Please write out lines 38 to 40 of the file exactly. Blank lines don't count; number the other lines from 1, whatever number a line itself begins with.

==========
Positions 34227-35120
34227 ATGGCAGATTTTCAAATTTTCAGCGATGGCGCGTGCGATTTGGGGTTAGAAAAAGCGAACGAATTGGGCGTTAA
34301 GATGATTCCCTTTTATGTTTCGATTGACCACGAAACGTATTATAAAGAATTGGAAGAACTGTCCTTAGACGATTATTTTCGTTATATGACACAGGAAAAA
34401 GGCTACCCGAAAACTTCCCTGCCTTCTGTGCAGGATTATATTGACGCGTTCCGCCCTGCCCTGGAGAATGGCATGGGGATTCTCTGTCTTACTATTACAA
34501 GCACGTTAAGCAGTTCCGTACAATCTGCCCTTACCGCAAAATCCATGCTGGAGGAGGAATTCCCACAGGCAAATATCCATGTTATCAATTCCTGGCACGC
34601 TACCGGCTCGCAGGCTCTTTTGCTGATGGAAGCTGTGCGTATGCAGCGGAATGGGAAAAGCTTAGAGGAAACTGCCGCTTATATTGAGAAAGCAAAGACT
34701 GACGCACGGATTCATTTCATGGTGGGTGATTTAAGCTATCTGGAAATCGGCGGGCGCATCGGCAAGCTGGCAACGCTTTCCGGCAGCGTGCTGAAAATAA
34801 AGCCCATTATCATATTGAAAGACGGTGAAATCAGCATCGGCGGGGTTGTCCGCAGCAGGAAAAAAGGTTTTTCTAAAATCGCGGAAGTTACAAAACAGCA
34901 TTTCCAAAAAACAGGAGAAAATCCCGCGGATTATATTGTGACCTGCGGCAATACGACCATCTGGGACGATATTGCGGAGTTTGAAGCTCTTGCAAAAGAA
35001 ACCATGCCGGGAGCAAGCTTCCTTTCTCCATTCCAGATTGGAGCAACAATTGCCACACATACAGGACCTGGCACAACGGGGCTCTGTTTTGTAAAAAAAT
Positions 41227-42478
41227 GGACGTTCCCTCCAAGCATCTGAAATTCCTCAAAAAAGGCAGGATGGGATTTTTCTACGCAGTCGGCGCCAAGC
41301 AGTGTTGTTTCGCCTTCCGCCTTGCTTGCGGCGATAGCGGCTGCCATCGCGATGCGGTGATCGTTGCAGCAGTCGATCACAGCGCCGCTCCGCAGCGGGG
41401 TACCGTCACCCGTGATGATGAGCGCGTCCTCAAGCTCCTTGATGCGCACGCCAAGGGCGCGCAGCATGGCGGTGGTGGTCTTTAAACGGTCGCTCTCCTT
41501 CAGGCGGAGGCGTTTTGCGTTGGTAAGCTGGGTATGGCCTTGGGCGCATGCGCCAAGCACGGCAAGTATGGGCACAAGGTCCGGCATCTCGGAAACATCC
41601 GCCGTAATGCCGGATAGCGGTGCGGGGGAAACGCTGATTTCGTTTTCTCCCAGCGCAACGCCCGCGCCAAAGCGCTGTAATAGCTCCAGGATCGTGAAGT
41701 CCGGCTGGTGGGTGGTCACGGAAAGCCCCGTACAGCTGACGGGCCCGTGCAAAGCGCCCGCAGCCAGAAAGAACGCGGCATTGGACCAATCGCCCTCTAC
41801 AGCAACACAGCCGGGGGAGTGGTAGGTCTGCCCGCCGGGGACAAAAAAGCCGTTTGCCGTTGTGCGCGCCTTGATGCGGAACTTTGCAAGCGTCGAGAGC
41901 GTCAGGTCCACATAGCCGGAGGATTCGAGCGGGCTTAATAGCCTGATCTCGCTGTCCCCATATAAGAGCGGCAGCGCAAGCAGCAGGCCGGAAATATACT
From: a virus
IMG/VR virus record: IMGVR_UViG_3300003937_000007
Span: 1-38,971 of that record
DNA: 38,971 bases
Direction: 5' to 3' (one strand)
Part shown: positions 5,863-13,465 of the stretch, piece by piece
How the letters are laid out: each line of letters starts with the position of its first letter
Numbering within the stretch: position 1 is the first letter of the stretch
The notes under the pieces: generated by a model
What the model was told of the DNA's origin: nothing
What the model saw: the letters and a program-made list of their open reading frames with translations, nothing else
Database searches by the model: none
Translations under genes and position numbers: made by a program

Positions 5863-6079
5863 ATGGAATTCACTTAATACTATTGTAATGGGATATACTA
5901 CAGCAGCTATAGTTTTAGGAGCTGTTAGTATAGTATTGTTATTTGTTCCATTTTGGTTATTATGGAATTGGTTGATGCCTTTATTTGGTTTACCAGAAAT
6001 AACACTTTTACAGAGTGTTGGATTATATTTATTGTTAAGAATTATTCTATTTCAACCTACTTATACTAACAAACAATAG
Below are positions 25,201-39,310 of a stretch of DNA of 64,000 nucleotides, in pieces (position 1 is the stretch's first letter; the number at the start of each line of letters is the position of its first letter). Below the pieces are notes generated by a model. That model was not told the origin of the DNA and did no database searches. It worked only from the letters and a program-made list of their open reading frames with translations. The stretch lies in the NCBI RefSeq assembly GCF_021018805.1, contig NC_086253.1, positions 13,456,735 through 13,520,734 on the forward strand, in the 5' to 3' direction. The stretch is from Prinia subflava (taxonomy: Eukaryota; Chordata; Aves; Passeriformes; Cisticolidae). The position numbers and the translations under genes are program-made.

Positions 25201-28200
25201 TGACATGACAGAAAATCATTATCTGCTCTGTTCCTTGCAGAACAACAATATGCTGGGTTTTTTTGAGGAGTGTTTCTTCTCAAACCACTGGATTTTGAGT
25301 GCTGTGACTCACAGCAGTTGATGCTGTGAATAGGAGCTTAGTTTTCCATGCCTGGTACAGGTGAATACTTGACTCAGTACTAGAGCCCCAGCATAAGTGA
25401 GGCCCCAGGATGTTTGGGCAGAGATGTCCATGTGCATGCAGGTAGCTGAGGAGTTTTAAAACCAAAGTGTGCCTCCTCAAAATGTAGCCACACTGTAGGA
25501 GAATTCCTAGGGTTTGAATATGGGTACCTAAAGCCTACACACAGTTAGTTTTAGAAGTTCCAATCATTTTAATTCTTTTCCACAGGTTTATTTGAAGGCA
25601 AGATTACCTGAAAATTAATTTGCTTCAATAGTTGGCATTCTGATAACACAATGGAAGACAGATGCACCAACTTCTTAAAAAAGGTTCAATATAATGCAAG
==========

Positions 25201-28200
25201 TGACATGACAGAAAATCATTATCTGCTCTGTTCCTTGCAGAACAACAATATGCTGGGTTTTTTTGAGGAGTGTTTCTTCTCAAACCACTGGATTTTGAGT
25301 GCTGTGACTCACAGCAGTTGATGCTGTGAATAGGAGCTTAGTTTTCCATGCCTGGTACAGGTGAATACTTGACTCAGTACTAGAGCCCCAGCATAAGTGA